Officials at the U.S. Department of Agriculture said its Food Safety and Inspection Service cited Foster Farms' largest poultry processing plant in Livingston, Calif., repeatedly for live cockroaches. Today cockroaches were observed at a sink across from a processing line, with "exposed product" on the slaughterhouse floor, the suspension notice said, The Oregonian reported.
Tuesday, live cockroaches were on a plastic tub that came into contact with chicken, the notice said. Inspectors also cited the plant for non-compliance on Dec. 28, Nov. 4 and Sept. 14 after roaches were observed during production, the USDA said.
"These recent findings of egregious insanitary conditions related to a cockroach infestation in your facility indicate that your establishment is not being operated and maintained in sanitary condition, or in a manner to ensure that product is not adulterated," the suspension notice said.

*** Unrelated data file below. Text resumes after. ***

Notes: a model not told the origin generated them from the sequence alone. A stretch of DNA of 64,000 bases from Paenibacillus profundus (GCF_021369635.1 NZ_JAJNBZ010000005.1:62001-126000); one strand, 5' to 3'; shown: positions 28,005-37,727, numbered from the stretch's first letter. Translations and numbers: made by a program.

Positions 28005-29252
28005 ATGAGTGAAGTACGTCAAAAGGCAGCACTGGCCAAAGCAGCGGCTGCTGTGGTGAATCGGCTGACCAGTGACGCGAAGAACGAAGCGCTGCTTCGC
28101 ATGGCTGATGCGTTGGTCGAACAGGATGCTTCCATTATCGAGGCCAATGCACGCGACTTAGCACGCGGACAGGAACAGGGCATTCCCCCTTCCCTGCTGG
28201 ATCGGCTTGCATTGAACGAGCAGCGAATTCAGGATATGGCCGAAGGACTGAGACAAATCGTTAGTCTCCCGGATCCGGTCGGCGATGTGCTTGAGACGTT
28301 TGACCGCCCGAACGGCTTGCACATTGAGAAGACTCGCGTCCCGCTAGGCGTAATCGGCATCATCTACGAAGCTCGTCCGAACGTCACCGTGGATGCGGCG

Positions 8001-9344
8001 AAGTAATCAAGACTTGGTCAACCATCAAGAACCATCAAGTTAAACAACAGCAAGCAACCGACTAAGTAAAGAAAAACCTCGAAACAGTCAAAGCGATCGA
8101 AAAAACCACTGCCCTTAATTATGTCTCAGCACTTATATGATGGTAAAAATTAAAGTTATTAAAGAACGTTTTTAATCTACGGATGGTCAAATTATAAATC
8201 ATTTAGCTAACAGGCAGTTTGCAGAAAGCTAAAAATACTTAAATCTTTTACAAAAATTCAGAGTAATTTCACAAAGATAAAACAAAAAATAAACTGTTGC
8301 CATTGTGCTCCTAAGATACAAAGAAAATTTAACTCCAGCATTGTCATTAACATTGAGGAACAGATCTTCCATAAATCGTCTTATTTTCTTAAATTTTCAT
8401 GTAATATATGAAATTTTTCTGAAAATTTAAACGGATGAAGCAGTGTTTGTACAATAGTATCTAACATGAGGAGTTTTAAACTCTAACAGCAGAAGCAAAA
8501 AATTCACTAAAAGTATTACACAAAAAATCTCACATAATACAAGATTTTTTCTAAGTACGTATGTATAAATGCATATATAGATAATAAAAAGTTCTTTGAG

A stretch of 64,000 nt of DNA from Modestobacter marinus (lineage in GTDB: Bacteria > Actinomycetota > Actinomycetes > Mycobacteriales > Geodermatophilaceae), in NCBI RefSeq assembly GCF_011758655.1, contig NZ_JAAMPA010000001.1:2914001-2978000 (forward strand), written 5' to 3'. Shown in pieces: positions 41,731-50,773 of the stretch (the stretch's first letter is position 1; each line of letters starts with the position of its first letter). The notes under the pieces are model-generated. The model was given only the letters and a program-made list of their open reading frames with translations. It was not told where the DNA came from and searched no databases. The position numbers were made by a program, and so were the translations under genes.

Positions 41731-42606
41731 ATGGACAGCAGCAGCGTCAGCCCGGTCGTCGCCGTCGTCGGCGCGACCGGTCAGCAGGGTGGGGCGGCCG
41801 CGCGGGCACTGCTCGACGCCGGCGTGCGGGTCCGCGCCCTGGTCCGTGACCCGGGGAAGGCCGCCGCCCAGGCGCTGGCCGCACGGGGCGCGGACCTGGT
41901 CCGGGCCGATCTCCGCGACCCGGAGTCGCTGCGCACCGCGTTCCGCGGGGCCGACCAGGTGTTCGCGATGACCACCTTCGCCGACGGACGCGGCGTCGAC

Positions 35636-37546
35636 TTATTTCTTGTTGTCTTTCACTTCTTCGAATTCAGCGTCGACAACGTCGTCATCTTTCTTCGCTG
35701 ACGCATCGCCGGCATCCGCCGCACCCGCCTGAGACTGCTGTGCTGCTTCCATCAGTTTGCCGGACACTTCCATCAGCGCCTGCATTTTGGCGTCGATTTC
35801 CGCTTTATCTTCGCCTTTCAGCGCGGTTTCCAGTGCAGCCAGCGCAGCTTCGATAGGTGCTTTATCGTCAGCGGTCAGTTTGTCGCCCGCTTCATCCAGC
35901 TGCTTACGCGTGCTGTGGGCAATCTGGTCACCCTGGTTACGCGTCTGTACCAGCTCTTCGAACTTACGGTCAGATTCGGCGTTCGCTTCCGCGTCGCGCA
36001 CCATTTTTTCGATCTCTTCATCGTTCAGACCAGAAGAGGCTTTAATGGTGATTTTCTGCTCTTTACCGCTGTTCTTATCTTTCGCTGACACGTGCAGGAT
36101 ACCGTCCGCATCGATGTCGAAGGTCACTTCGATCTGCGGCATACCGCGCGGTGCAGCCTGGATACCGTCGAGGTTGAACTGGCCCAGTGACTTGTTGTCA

"Poorly maintained facilities and equipment that are not maintained to prevent entrance of pests, such as cockroaches, rats and flies, can and do harbor food borne pathogens, which can then multiply and be dispersed throughout the food processing environment, increasing the chances of product contamination rendering the product unsafe."
Foster Farms issued a statement that said it treated the plant in response to the suspension.
"The company expects to fully resume operation once approved for inspection by FSIS," the Foster Farms statement said. "Food safety is Foster Farms' highest priority and the company took action immediately upon learning of any concern. This is an isolated incident; no other company plants are affected. Today's treatment is expected to fully resolve this incident."
The USDA is currently investigating three Foster Farms plants in California, including the suspended one in Livingston, over a Salmonella outbreak that's sickened more than 416 people in 23 states last spring.
Cockroaches, which live in unsanitary places such as sewers and bathrooms, can carry viruses and bacteria, including Salmonella. However, it is unclear if the cockroach infestation at the Livingston plant caused the outbreak, USDA officials said.
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